Once we start bending elements willy-nilly, there are many ways to do it. The ends could have pivoted in to make a shallow or deep "v" shapes; the main element lengths do not have to be equal which gives rise to a trapezoid shape; each element can be "folded" like a "folded dipole", etc. We can also make the design so that the tips are a major part of the total length and not just coupling reactance, which results in a much reduced turning radius of the beam. This one is named after Fred Caton, VK2ABQ and has excellent characteristics. It is also easily designed as a tri-bander with additional wire elements in the center. As a very general statement, wire reduces the bandwidth over tubing. This design uses four insulated rods to hold the wires in position. The design calls for the element tips to be tied together using a coat button as an insulator, so the tips come very close together. In fact, AO shows that they can be overlapped (but insulated) for best F/B ratio.

If we look at the VK2ABQ beam and say .. "lets make those insulated arms out of aluminum and put them to work" ... We get the " X " beam antenna, which is really more a " W "  than an " X ". A continuous light cord connecting the ends of the arms provides considerable rigidity. This beam in general has a very poor front-to-back ratio, typically 10 dB but up to about 17 dB can be achieved at the expense of forward gain if desired. With this antenna, there is additional strong coupling achieved at the center in the form of capacitive coupling while the end wires contribute inductive coupling. Small adjustments to the outer wires make large changes in the antenna complex resistance. This permits a wide variation of electrical designs from a very wide bandwidth design at moderate gain to very high gain at narrow bandwidth. The X Beam is my choice for RTTY contesting and I will be writing articles on details of my designs, electrical and mechanical. For the moment, I will point out that the poor front-to-back ratio of the X-Beam is an advantage for me in contesting as I can work the USA off the back of the beam while targeting Europe with the maximum gain direction.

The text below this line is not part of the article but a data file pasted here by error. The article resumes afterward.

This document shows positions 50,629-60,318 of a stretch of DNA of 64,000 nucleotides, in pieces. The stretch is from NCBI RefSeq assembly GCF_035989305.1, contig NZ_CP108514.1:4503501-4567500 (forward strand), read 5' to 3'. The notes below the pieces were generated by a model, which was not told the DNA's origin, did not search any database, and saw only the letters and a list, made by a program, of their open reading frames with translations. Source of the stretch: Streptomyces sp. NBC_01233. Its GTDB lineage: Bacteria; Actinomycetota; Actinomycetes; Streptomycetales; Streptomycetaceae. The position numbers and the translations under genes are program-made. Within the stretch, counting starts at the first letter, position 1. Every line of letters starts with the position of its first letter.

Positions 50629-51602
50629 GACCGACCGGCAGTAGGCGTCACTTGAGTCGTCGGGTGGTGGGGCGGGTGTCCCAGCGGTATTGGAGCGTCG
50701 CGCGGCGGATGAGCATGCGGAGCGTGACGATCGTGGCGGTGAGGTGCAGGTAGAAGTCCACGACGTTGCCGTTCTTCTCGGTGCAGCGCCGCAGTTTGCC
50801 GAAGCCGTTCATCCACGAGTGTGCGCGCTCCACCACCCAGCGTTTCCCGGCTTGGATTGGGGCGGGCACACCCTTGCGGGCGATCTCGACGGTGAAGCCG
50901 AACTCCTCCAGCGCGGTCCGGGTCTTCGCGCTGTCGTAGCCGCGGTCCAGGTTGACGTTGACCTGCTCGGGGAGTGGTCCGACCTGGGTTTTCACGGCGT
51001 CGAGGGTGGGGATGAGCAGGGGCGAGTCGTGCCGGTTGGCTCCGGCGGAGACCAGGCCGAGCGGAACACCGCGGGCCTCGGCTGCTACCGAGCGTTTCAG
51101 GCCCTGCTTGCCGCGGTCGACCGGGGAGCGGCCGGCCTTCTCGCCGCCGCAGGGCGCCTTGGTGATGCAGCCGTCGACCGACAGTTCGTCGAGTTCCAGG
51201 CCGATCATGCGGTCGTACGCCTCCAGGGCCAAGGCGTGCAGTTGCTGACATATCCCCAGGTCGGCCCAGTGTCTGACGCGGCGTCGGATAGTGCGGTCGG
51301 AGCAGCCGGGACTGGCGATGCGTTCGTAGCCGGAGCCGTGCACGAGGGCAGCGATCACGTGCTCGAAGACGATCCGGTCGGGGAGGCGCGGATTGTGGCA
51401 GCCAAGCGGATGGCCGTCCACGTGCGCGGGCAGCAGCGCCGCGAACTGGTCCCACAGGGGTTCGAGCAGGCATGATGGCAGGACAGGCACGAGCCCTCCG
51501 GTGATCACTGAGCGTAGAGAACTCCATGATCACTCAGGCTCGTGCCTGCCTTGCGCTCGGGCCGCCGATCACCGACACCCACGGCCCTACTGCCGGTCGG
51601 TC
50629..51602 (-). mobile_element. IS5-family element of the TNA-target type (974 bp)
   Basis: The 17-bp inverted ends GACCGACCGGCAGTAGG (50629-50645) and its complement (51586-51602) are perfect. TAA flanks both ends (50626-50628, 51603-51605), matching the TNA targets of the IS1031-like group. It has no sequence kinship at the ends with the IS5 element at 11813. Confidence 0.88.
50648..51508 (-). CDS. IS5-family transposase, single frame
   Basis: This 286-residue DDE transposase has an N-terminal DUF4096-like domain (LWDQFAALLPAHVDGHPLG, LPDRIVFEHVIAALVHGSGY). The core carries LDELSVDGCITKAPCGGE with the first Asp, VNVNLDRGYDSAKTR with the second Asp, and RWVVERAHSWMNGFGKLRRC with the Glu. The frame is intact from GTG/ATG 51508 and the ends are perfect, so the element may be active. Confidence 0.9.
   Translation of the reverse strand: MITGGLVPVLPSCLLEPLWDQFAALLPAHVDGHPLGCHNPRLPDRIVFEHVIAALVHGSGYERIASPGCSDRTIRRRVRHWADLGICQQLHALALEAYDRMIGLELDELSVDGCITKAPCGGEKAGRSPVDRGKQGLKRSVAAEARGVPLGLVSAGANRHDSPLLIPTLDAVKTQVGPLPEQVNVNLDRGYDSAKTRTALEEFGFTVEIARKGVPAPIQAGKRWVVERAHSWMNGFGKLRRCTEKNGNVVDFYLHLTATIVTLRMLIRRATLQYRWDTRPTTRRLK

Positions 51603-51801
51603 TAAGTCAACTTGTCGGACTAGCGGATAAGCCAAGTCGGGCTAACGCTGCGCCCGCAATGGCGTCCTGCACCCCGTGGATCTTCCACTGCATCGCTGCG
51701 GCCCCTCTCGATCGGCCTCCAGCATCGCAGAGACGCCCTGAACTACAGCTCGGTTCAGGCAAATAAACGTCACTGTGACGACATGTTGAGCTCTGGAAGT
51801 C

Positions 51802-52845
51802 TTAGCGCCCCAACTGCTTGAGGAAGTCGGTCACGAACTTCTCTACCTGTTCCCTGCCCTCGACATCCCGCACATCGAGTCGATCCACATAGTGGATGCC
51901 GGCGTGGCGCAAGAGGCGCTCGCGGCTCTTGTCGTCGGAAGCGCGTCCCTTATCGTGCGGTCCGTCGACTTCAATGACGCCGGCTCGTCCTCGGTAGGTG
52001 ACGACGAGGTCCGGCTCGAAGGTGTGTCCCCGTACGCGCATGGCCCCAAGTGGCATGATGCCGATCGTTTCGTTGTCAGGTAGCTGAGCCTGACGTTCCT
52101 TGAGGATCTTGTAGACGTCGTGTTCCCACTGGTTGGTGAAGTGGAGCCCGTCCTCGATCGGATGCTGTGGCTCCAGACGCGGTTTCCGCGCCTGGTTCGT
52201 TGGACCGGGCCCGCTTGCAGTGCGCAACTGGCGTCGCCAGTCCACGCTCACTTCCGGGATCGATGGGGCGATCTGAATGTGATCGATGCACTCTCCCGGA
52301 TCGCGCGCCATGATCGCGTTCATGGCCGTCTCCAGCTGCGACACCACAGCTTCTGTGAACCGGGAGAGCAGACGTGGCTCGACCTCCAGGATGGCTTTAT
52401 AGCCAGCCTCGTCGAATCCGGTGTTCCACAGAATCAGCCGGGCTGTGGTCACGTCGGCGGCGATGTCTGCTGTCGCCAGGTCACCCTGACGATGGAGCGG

The last variation we will show is the " Hex " beam which is a re-angling of the X-Beam arms from 45 degrees to 30 degrees and the addition of two insulating arms to move the ends out at an angle. Actually, drawing this in a box is not a pure hexagon; a circle with the arms as radii is the correct shape, in order that the insulated rod be the same length as the other arms. This arrangement solves the F/B problem of the X-Beam and further reduces the turning radius (to about 10 feet for a 20M beam). Is this the ultimate? Probably, in a practical sense, but we can visualize something like a Pfeiffer Quad element cut up a bit. Les Moxon, G6XN has designs that get into the three-dimensional realm by bending the insulated arms of the VK2ABQ beam up in the air and using them as a 3-D multi-band antenna (which look much like the sail on a Polynesian canoe).

    Starting with the VK2ABQ design, these antennas are low windage and low weight and are quite at home on a TV rotor and light-weight tubing pole/towers. Often the gain of the resulting antenna structure can be higher if we can get a light-weight, low windage antenna up higher than we could a larger and heavier antenna. Height is all-important and the mini-beams are much easier to get up high. The light weight of the pole and antenna permit small ropes for guy wires .. I use 3/16" Dacron every 10' and the guy anchors are ordinary screw hooks in trees and buildings. The resulting 52 foot structure for 20 meters I use has quite a low visibility. The cost is a small fraction of the conventional tower arrangements and the low angle gain at 52 feet is better than a THREE element monoband Yagi at 37 feet.

   With inexpensive poles and rotors, monobanders for 15 and 10 meters on their own arrangements become practical and permit a second rig for monitoring other bands while calling CQ on the main rig. Multi-band antennas are not good for this.